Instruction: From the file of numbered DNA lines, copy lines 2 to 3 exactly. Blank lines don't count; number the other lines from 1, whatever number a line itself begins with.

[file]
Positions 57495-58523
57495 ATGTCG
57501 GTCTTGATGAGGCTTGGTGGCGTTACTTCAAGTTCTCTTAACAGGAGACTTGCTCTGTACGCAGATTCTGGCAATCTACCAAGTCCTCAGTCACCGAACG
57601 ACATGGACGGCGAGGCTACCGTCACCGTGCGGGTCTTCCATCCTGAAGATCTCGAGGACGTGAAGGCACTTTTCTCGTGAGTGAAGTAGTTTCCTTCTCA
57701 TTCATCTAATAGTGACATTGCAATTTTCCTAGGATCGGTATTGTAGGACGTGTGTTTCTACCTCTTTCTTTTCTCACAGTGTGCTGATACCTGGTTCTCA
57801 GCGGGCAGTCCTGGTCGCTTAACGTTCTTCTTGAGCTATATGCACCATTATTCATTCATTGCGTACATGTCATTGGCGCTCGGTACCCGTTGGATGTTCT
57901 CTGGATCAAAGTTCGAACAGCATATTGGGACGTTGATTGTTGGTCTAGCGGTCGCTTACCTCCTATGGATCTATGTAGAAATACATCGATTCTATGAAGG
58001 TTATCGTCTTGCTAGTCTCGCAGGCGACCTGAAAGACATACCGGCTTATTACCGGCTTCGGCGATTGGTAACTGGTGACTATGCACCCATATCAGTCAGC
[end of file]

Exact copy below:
57495 ATGTCG
57501 GTCTTGATGAGGCTTGGTGGCGTTACTTCAAGTTCTCTTAACAGGAGACTTGCTCTGTACGCAGATTCTGGCAATCTACCAAGTCCTCAGTCACCGAACG